My Take – Joining the list of recent set of Black characters led excellent ensemble dramas is this latest Warner Bros.’ simultaneous theatrical/HBO Max release, which following its premiere at the virtual Sundance Film Festival 2021 has become quite the deserving awards season front runner. Backed by Ryan Coogler, helmed by Shaka King and co-written with Will Berson, this historical drama once again shines a light on the US Civil Rights Movement, in similar veins to last year’s The Trial of the Chicago 7, from the exploitation of Black American culture to white supremacy in law enforcement, which tragically still resonates till date.
However, here, the focus is solely on the final days of Illinois Black Panther Party chairman Fred Hampton, a twenty one year old charismatic firebrand who was hounded by the FBI for his activism. And like most inspiring stories centered on Black revolutionaries, this one too ends on a tragic note, resulting in a smart, powerful and potent drama.
Styled on the lines of gritty crime thrillers of the ’70s and ’80s, here, director King’s dual focus and stylish cinematic approach is rousing and maddening as forces of revolution and oppression collide and entangle, giving enough cause for this vividly acted drama to be on everyone’s watch list.
Set in 1968, the story follows Bill O’Neal (Lakeith Stanfield), a petty car thief, who is busted for his ruse of carrying a fake FBI badge to confiscate vehicles for himself. Now facing a lengthy prison term, O’Neal is provided a chance to walk free provided he turns into an informer directly reporting to Roy Mitchell (Jesse Plemons), an FBI Agent.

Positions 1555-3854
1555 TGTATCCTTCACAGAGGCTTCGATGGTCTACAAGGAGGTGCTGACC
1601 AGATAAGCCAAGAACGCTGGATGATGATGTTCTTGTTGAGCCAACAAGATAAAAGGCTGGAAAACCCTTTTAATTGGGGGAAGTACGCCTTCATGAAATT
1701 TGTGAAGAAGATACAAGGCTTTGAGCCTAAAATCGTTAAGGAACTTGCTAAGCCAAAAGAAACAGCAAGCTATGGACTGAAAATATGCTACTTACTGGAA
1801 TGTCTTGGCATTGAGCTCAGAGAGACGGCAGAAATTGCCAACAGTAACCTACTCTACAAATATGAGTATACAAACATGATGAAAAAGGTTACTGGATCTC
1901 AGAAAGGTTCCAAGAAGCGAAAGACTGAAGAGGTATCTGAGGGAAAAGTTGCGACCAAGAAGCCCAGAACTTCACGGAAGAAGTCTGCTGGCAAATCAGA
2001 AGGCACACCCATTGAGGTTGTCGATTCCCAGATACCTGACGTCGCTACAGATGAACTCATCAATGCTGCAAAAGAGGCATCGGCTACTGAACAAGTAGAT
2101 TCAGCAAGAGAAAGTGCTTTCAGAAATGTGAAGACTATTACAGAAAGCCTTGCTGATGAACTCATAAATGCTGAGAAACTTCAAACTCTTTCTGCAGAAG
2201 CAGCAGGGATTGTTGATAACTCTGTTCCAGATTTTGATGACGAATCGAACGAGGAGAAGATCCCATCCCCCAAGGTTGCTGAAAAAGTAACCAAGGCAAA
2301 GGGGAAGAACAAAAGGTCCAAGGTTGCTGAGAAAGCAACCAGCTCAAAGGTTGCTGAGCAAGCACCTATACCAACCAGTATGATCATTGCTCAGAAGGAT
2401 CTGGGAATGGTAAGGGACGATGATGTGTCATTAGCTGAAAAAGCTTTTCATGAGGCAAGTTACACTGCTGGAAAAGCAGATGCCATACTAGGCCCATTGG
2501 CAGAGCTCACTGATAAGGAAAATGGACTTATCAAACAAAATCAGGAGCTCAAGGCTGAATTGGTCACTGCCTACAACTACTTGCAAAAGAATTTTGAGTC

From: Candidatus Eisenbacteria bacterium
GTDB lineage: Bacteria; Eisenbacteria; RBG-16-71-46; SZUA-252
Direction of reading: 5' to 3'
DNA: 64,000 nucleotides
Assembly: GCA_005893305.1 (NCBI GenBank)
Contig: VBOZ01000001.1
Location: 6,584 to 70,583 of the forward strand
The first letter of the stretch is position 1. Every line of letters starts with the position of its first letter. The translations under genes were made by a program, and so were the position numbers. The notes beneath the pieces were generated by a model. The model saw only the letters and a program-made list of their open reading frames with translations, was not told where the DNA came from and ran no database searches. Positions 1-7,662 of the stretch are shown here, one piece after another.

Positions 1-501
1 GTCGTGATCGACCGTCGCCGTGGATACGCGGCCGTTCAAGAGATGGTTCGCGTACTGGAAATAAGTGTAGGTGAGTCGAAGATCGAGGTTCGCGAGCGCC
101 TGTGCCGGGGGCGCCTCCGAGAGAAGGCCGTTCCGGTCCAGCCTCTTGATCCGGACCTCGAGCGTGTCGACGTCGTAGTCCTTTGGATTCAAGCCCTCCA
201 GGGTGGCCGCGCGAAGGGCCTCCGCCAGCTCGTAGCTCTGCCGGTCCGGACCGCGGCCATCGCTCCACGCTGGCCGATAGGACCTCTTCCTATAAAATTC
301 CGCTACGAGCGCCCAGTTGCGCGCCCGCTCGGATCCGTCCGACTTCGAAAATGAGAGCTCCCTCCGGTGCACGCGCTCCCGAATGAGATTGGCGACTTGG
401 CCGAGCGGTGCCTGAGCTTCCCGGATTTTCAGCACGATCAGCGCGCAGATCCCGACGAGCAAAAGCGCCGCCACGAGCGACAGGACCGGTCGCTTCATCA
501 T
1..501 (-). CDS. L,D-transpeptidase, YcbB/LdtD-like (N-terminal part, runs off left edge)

His job is to infiltrate the Illinois chapter of the Black Panther Party, who the FBI classified as the greatest threat to internal security of the country, rise up the ranks, and provide information especially related to the Chairman, Fred Hampton (Daniel Kaluuya), a forceful, magnetic orator who, through toil and charisma, is building a rainbow coalition of the oppressed in Chicago, pointing them towards social justice, specifically, against the increasingly brutal, racist police force.
Narrative wise, director King takes a novel approach to the material, concentrating less on the relationship between the two title characters, by plunging into the dark chapter in American history when J. Edgar Hoover (Martin Sheen) used FBI surveillance, infiltration and worse to check the ascent of Black movements both peaceful and more militant. In addition to its being beautifully shot and carefully directed, it presents an arresting situation.
The film relies on juxtapositions of O’Neal’s time among the Panthers and sit-downs with Mitchell. The FBI agent believes he’s on the side of justice, and often compares the Black Panthers to white supremacists. Here, director King cleverly frames events predominantly from O’Neal’s perspective, as we glimpse an increasingly desperate and trapped individual as he is pushed to the brink. There’s a certain tragedy and surprising sympathy to his arc, as you question whether he could have amounted to so much more under different circumstances.